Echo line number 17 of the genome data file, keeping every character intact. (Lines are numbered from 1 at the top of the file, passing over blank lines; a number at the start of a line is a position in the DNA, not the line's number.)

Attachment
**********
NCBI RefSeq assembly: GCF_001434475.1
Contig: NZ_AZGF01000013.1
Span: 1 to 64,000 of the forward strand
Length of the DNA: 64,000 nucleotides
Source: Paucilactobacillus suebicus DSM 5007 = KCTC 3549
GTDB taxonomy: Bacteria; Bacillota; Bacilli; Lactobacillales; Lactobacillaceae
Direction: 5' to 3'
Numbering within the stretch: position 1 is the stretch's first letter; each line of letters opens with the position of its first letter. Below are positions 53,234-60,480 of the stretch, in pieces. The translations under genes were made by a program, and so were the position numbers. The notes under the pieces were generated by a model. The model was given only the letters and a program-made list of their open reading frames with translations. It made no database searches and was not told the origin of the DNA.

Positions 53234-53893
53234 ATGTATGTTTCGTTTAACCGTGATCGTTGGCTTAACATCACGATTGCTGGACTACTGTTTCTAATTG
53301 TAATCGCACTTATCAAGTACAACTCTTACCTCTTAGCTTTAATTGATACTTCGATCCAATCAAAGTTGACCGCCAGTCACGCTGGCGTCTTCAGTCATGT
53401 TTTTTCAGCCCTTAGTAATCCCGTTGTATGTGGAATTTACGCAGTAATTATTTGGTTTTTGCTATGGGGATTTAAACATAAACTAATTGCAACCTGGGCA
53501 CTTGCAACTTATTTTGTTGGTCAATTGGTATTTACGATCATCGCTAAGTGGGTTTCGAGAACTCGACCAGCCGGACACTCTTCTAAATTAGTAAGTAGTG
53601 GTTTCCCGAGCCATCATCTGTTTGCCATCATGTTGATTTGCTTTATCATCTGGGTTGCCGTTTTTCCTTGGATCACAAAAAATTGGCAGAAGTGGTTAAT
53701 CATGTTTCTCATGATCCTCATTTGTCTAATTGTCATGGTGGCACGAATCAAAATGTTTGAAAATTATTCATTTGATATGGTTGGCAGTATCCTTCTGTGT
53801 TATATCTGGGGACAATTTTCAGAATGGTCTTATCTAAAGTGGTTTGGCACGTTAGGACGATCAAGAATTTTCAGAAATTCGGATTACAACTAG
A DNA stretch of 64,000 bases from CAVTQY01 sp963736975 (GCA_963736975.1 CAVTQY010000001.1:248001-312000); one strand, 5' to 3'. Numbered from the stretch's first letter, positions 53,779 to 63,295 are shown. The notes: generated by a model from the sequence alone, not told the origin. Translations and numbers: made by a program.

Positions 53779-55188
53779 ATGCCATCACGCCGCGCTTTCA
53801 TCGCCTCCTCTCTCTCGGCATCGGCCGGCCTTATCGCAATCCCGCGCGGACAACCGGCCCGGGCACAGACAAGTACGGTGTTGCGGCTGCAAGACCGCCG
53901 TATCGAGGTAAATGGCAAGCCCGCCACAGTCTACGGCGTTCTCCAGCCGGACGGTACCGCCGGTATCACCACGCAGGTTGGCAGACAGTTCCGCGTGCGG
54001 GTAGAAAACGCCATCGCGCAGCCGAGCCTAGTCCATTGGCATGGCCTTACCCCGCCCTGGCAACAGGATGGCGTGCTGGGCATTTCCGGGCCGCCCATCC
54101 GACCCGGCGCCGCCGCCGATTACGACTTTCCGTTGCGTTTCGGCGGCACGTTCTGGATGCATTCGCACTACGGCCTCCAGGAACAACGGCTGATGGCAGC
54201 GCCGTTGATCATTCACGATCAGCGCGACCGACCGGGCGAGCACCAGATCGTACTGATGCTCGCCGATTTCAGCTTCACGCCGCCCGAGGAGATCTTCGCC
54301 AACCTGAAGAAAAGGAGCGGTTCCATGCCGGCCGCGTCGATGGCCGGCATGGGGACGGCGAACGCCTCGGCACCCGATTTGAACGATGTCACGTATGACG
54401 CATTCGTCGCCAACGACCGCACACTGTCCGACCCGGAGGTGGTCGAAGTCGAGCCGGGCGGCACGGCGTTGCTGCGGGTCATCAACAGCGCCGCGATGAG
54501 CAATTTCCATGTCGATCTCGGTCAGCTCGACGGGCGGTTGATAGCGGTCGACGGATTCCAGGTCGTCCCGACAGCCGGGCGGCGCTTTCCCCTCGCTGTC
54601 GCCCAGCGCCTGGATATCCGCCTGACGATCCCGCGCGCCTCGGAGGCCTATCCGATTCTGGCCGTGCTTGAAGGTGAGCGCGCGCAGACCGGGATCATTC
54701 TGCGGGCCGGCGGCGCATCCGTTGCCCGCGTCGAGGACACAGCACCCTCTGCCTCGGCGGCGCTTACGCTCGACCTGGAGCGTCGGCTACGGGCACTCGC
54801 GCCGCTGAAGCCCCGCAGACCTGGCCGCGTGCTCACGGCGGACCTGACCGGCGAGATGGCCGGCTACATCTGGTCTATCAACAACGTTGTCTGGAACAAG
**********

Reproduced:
A DNA stretch of 64,000 bases from CAVTQY01 sp963736975 (GCA_963736975.1 CAVTQY010000001.1:248001-312000); one strand, 5' to 3'. Numbered from the stretch's first letter, positions 53,779 to 63,295 are shown. The notes: generated by a model from the sequence alone, not told the origin. Translations and numbers: made by a program.